Robert Ziegler. Satanism, Magic and Mysticism in Fin-de-Siècle France. Palgrave Macmillan, 2012.
On the first page of the first chapter the author informs us that “In Britain, renowned occultist Alfred Waite characterized France as fertile ground for the spread of black magic . . .” Arthur Waite was indeed one of the leading occult authors of the time, but this does not encourage us. Later, he refers to “the Hindu goddess Shiva”. 🔻
In the late nineteenth century, France was obsessed with decadence. Though this might be nothing worse than can-can dancing, there were unpleasant rumours about Jews, Freemasons, and Devil-worshipers. There were certainly occult societies, notably those based upon the teachings of Eliphas Lévi, which were highly influential, such as their notion that the Tarot pack was based upon the Kabbalah (which had never previously been supposed). In Britain, some of these ideas were copied by the Golden Dawn, and are still held by many.
Manifestations of the occult included mystical novels which, to judge from Ziegler’s summaries of them, were mostly rather boring. But Joris-Karl Huysmans’ Là-Bas is certainly readable, and famous for its account of a Black Mass which, many subsequent authors assert, must have really happened, though there is no evidence for this. (Since, supposedly, a large number of people attended, there would surely have been other testimonies.)
When it comes to Devil-worship, however, this seems to have been something talked about rather than practised. The most notable writer in this field, Léo Taxil, was a joker who had begun his career by deluging the newspapers of Marseilles with letters about sharks that were terrifying local bathers and fishermen. A General Espivent assembled a 100-strong vigilante group to deal with the sharks, but in fact there were none. He also wrote various salacious works, such as Contemporary Prostitution.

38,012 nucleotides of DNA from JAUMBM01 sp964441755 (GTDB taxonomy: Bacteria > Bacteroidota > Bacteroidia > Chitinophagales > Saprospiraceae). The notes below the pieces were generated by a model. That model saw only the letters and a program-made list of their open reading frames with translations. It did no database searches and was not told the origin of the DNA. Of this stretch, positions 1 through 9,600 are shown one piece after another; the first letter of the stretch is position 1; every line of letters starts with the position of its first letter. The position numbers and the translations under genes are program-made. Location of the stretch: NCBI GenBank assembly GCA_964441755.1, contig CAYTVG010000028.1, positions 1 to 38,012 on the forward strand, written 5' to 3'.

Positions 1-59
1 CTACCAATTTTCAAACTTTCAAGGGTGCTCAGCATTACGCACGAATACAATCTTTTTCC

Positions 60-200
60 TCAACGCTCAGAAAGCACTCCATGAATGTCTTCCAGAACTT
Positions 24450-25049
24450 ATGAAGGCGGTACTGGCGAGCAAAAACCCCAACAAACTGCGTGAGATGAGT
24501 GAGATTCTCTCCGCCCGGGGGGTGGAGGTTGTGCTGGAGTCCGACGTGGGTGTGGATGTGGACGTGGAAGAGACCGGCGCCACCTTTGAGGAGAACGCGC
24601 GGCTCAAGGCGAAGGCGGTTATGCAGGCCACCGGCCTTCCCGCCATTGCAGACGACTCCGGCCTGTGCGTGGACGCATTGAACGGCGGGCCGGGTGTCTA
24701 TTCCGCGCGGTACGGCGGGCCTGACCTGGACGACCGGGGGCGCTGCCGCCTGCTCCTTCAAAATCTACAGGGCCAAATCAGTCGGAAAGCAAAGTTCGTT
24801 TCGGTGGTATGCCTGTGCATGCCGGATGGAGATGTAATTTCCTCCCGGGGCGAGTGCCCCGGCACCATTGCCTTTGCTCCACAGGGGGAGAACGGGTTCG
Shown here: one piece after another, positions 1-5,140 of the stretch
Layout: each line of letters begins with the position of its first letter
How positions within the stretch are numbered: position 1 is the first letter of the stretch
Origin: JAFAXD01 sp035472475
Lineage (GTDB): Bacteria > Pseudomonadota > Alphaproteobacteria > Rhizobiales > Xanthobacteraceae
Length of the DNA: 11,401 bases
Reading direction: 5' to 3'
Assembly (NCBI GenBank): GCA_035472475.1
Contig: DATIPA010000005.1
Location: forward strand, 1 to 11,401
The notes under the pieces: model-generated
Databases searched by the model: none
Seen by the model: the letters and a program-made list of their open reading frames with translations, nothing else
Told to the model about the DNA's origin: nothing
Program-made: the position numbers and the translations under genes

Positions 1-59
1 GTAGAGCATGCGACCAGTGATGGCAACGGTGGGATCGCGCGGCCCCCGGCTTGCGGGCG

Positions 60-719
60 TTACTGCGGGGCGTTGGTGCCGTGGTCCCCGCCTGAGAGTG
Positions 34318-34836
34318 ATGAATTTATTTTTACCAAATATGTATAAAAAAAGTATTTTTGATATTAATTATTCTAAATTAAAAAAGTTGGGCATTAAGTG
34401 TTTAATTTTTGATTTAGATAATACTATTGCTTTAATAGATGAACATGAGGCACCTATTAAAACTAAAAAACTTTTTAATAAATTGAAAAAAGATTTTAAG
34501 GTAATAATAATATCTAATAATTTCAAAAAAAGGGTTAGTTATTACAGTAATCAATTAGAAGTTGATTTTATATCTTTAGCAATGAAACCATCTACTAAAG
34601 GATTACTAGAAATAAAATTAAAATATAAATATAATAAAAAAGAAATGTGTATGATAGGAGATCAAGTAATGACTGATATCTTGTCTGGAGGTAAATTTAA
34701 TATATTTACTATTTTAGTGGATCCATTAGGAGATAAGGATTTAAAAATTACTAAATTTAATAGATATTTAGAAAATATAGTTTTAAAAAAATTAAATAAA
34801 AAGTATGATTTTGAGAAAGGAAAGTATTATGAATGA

Eventually, he combined these two interests with a series of works dealing with Satanic cults that were supposedly worldwide, and of course these included lurid accounts of Black Masses. He claimed that a woman named Diana Vaughan was a High Priestess of Luciferianism, and produced photographs of her in evidence. In fact, she was a sales rep for Remington typewriters (though I suppose it is possible that a woman could be both). In 1897 he gave a talk in which he
boasted that the whole affair had been a hoax, designed to show how easily the Catholic Church could be fooled. One lucky member of the audience got a free typewriter.
Otherwise, what is mainly found is rival occultists accusing each other of Devil worship. Ziegler does not mention one of the most fascinating incidents, when the Vintrasians – an unorthodox Christian sect whose founder claimed to be Elijah - accused the Kabbalistic Order of the Rose-Croix of practising Black Magic, and the Kabbalistic Order of the Rose-Croix made the same accusation against the Vintrasians. This resulted in the fighting of two duels with pistols, Jules Bois of the Vintrasians against both Stanislas de Guaita and Gérard Encausse of the Kabbalistic Order of the Rose-Croix. In the first, both missed, and in the second, both were only grazed. Apparently they Made up afterwards. -- Gareth J. Medway